Bucs News And Notes: Monday

January 13 – What kind of shape will Tampa Bay be in when they play Philadelphia in the NFC Championship Game on Sunday? How much has the Buccaneers' offense improved since it played against the Eagles in Week 7? Can the offense hold off Philadelphia's relentless blitz packages? Can Tampa Bay's No. 1 ranked defense contain Philadelphia QB Donovan McNabb? PewterReport.com has the answers to these questions and more in this notebook full of news and notes from One Buccaneer Place.

According to Tampa Bay head coach Jon Gruden's injury update from One Buccaneer Place on Monday morning, the Buccaneers will be fairly healthy as they begin preparing to play the Philadelphia Eagles this week.

Bucs quarterback Brad Johnson was carted off of the field in the second half of last Sunday's game against the 49ers after he received a cut on his forehead. He received several stitches in the team's locker room and returned to action after missing just one offensive series. Johnson will be listed as probable for Sunday's NFC Championship Game and he's not expected to be hindered by the injury.

"Brad Johnson suffered a forehead laceration," Gruden said Monday from One Buccaneer Place. "It was a cut that required stitches. He has a lot of swelling there. He will practice. He'll be probable for the game. He may not be able to wear a helmet on Wednesday until the swelling subsides, but another courageous effort by our quarterback."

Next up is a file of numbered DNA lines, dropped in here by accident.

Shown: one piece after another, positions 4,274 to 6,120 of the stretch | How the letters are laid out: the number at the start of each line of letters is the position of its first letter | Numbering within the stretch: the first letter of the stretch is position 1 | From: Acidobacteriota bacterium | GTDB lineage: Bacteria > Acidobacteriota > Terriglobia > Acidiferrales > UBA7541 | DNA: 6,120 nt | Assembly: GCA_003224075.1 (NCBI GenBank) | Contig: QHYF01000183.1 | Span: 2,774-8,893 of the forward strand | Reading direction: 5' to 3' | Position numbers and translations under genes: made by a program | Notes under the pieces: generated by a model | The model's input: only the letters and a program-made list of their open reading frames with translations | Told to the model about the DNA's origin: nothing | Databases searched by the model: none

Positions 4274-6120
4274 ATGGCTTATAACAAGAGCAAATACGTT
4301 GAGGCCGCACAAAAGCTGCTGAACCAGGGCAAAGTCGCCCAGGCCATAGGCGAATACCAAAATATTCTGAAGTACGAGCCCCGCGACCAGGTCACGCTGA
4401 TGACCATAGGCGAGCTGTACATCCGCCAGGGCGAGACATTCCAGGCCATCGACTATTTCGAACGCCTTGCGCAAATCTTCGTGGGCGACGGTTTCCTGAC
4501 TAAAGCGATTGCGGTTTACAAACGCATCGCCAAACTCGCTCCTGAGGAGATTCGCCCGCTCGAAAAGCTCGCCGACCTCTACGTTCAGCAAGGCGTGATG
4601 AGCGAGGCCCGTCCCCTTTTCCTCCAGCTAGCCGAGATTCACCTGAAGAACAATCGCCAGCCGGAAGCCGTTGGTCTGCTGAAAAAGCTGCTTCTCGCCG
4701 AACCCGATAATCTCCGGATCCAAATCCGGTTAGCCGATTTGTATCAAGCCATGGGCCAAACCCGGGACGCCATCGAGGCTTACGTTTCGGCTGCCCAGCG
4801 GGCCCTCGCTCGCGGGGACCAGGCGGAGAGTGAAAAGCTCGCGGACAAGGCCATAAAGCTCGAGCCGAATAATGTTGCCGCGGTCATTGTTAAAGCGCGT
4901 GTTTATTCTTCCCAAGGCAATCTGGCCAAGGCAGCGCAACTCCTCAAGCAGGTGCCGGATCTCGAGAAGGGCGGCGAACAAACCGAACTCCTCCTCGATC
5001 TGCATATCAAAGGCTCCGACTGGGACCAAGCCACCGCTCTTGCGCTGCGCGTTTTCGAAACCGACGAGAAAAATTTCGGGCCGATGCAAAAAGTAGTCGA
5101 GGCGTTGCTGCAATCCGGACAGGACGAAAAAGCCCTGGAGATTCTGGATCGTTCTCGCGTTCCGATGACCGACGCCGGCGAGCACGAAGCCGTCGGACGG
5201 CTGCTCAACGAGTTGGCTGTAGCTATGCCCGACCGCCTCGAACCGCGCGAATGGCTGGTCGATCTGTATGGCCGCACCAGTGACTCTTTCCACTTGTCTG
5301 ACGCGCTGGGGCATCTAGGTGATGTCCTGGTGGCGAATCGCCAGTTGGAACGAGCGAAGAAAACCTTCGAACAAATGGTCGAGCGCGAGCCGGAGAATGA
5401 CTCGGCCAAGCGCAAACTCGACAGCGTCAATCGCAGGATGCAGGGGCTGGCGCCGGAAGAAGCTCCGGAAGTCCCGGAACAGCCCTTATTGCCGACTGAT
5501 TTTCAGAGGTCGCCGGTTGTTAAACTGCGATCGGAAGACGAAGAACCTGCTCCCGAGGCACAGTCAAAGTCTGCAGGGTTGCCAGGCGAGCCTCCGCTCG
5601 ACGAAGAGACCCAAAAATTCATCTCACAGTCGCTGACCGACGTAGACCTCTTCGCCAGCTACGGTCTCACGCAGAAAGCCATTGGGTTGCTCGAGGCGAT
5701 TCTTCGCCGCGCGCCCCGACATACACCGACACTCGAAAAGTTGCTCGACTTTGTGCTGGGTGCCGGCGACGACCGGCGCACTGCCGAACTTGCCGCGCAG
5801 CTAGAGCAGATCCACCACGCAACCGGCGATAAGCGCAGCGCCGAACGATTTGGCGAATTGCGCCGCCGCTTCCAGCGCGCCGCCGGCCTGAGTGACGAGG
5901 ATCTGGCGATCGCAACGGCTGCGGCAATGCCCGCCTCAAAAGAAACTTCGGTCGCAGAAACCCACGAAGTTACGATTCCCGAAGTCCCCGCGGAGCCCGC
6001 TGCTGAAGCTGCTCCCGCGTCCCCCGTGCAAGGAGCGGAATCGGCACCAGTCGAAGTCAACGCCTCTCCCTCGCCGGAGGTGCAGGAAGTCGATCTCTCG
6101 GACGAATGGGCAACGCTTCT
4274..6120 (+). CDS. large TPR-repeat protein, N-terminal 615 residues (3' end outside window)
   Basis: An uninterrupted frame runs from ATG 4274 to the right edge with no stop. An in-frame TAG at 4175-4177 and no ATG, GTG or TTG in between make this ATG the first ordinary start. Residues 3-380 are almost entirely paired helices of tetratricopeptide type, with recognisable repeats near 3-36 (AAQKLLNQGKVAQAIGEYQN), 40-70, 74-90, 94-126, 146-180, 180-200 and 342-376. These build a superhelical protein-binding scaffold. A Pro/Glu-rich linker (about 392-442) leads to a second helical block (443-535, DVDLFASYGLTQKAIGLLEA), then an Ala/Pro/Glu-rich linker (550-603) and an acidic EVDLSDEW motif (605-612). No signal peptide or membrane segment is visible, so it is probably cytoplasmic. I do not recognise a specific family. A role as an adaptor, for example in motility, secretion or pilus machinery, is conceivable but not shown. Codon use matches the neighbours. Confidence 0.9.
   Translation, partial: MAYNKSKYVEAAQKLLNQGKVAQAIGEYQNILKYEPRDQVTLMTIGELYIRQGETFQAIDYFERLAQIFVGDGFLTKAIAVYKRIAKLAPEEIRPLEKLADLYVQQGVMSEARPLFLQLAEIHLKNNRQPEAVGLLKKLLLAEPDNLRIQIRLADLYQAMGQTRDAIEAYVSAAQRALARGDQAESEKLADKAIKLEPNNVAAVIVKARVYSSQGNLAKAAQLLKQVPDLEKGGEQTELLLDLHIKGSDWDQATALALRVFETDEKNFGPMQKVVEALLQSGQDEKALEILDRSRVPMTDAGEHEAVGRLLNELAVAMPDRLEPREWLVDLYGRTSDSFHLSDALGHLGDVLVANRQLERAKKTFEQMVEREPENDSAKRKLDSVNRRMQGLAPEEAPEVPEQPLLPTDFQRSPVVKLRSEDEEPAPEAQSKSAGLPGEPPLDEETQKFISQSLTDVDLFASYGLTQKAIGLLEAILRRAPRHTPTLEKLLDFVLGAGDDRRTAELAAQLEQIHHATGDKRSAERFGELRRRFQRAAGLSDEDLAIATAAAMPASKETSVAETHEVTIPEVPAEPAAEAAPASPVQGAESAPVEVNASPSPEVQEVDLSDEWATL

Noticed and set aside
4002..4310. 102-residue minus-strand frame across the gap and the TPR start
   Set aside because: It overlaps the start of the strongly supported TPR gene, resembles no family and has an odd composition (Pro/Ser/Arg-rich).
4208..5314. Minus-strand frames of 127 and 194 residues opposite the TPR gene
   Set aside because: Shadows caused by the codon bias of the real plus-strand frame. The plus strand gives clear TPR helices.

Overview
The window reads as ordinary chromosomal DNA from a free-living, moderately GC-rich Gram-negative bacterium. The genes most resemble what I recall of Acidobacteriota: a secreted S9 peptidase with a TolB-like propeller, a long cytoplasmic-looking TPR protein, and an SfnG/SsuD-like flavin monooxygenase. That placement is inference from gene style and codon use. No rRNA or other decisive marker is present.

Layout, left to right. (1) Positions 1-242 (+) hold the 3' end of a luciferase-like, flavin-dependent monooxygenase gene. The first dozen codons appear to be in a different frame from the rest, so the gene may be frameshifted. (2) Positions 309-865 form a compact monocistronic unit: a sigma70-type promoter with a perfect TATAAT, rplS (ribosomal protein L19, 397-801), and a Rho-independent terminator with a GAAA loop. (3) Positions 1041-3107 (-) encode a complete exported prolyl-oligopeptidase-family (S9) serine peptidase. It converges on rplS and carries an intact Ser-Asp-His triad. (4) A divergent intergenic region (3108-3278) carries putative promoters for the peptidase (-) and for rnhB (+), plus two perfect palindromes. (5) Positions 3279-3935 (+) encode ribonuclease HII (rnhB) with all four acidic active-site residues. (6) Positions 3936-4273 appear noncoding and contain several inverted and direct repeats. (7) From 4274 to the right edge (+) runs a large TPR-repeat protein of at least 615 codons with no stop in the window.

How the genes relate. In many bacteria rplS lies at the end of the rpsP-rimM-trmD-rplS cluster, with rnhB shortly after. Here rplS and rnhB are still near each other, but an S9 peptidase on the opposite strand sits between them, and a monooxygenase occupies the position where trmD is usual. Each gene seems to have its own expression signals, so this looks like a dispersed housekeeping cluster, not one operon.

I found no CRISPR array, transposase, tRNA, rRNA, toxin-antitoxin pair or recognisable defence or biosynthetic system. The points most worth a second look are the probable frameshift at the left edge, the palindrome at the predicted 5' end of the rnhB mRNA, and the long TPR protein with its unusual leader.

Buccaneers wide receiver Joe Jurevicius, who caught three passes for 48 yards and scored a touchdown against the 49ers last Sunday, suffered a dislocated finger, but he too will be listed as probable for the game against the Eagles.

"Joe Jurevicius dislocated his left fifth finger, I guess that's his pinky," Gruden said. "He'll be listed as probable, but he will have to wear some kind of device on the hand so he can play."

There are several other Bucs players with minor injuries, but all of them will be listed as probable for Sunday's contest.

"(Right guard) Cosey Coleman suffered a right ankle sprain," Gruden said. "We're going to list him as probable for the game, although he may be limited on the practice field early. (Cornerback0 Corey Ivy has a right Achilles strain. He's probable. (Running back) Mike Pittman suffered a right hand contusion, and x-rays were negative. Cornell Green, a backup tackle, suffered a knee injury of some kind. We're going to list him as probable until we get further information."

Buccaneers QB Brad Johnson was quite comfortable throwing out of the pocket against the 49ers last Sunday. His offensive line did a nice job of fighting off San Francisco's pass rush, which allowed Johnson to complete 15-of-31 passes for 196 yards and toss two touchdown passes. But the Bucs know Johnson won't likely have that much time to throw against Philadelphia's defense.

Philly's defense is ranked No. 4 in the league. Bucs head coach Jon Gruden credits Eagles defensive coordinator Jim Johnson with their success this season.

"Their scheme is unorthodox," Gruden said of Philly's defense. "A lot of blitzing. Some are unorthodox and are really exclusive to the Philadelphia Eagles. I credit Jim Johnson. He's given a lot of offensive coaches, including myself, fits over the years. That's an area we have to study tremendously this week."